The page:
We are pleased to announce the recipients of the three Brain Research UK PhD studentships awarded in 2021.
The three new Brain Research UK PhD students – Isobel Chick, Lauren Gay and Clarissa Rocca – embark on their PhDs this Autumn.
Whilst each research project is important in its own right, equally important is that we are nurturing the development of promising young scientists, who we hope will go on to develop long and illustrious careers in areas of neurological research that we have identified as been in particular need of funding: brain tumours, brain and spinal cord injury, and headache and facial pain.
Isobel has been awarded a Brain Research UK PhD studentship to enable her to pursue research into non-verbal aspects of communication in people with aphasia following stroke.
As a speech and language therapist, she is well aware just how debilitating speech and language difficulties can be.
During her PhD, she will work with supervisors Gabriella Vigliocco and Jeremy Skipper to advance understanding of how people with aphasia communicate, and to develop new, evidence-based interventions.
This could have a substantial impact on those left with language impairment following brain injury.
Lauren has been awarded a Brain Research UK PhD studentship to enable her to pursue research into medulloblastoma, the most common brain cancer in children.
There is an urgent need for new treatments that are both safe and effective for the treatment of medulloblastoma, and Lauren will be working with supervisor Amin Hajitou on the development of a new treatment approach that uses an engineered virus to cross the blood brain barrier and target tumour cells in the brain.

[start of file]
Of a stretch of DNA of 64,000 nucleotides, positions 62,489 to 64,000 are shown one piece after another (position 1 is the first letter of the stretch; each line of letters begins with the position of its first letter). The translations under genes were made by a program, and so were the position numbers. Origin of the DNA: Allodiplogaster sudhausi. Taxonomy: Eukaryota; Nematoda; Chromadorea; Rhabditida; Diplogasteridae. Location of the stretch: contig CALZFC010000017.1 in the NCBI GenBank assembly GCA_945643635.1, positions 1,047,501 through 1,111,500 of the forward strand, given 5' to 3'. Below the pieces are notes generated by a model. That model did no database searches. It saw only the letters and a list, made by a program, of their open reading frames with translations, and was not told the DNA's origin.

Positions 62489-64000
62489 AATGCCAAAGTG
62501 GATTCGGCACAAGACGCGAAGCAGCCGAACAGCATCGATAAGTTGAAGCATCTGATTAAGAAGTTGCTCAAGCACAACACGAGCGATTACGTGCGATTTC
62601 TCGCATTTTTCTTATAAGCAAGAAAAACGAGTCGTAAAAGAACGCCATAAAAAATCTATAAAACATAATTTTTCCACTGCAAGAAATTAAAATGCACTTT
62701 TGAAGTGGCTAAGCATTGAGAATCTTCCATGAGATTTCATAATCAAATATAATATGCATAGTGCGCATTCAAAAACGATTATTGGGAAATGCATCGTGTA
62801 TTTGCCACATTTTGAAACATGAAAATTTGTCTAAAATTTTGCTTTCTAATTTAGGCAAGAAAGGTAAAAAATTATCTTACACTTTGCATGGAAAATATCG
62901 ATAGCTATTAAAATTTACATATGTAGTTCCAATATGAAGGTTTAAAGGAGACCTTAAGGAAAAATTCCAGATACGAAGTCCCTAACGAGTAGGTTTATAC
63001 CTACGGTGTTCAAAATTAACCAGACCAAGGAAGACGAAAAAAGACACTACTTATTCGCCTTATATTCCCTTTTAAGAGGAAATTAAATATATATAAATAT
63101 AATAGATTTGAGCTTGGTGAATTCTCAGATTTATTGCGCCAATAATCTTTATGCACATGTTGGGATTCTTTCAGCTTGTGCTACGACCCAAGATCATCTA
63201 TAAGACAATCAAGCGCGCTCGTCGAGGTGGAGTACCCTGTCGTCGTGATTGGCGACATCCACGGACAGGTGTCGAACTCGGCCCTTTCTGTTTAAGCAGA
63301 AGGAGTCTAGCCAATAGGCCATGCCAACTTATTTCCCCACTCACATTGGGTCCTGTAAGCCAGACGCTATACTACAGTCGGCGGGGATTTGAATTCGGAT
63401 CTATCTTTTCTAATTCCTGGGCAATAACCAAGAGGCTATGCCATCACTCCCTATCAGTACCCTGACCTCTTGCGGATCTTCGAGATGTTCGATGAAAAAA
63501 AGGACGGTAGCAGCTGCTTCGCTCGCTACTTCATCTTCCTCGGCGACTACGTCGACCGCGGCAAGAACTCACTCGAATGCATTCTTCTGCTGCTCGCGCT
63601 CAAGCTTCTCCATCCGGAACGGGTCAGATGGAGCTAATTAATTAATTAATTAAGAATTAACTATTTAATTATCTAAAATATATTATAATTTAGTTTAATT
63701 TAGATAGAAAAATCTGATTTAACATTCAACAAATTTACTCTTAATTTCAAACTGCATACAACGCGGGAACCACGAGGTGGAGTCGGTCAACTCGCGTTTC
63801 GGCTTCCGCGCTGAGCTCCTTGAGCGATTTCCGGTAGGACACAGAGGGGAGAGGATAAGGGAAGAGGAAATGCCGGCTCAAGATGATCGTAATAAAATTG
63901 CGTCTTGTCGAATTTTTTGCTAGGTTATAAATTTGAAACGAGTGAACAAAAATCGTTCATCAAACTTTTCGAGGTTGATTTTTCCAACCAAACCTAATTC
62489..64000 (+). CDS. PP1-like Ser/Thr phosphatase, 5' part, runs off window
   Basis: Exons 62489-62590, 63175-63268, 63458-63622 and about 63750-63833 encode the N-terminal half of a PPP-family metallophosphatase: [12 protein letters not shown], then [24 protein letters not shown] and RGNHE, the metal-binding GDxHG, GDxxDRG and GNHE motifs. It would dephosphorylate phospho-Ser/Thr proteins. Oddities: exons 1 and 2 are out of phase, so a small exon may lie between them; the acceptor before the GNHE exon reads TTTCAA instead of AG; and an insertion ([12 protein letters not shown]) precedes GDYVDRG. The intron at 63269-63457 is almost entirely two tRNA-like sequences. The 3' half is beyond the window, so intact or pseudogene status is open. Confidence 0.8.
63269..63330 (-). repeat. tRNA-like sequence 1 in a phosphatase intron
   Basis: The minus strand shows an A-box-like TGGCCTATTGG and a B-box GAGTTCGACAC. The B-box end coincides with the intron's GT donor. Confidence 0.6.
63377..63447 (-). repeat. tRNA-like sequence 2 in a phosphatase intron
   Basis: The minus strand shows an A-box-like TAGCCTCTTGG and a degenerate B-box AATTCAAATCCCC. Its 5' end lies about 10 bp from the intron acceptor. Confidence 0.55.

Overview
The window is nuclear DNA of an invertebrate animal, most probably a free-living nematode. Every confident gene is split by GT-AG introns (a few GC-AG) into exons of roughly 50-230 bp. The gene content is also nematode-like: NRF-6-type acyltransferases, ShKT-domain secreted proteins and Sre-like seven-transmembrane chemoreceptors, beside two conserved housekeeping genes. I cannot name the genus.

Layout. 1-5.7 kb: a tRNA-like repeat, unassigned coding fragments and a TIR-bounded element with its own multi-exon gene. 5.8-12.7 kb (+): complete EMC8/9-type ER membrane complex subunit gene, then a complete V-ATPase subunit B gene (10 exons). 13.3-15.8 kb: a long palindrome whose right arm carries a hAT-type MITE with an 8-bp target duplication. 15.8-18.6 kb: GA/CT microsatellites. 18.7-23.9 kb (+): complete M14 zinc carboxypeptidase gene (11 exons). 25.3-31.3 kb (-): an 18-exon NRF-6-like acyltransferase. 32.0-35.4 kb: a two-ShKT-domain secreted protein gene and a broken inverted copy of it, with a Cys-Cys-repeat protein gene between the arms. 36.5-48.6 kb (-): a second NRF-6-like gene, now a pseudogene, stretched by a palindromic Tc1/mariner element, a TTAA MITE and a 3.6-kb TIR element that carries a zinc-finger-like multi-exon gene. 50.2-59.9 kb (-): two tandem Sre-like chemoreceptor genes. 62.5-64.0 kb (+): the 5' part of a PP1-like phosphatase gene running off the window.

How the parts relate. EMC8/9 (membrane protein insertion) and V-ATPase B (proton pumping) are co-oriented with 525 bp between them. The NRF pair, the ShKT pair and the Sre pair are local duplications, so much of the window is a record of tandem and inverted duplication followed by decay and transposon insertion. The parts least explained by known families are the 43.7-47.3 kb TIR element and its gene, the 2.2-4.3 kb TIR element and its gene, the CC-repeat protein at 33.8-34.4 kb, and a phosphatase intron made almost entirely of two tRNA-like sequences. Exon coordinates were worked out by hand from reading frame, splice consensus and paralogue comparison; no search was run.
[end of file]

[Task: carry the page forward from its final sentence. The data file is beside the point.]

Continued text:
We hope that Lauren's work will demonstrate that this type of therapy has the potential to replace current invasive and toxic treatments, to drive up survival whilst protecting quality of life in young survivors.
Clarissa has been awarded a Brain Research UK PhD studentship to enable her to pursue research into the genetics of cluster headache, a rare headache disorder so painful that it is also referred to as the 'suicide headache'.
To work towards a cure for cluster headache, we first need to understand the causes. Working with supervisors Michael Hanna, Roope Manniko and Arianna Tucci, Clarissa aims to work out how two genes known to be associated with this disease actually cause the symptoms.
This will give an insight into new ways to treat the symptoms, which would be a tremendous step forward for those affected.
Brain Research UK PhD studentships are open to both clinical and non-clinical candidates, providing funding of up to £120,000 to cover fees, stipend and research expenses.
We will consider applications from prospective students proposing to carry out research that addresses areas of large unmet need and demonstrates a clear pathway to clinical impact in one of our three priority research areas: neuro-oncology, acquired brain and spinal cord injury, and headache and facial pain.
Find out how to apply: 2021 PhD studentship call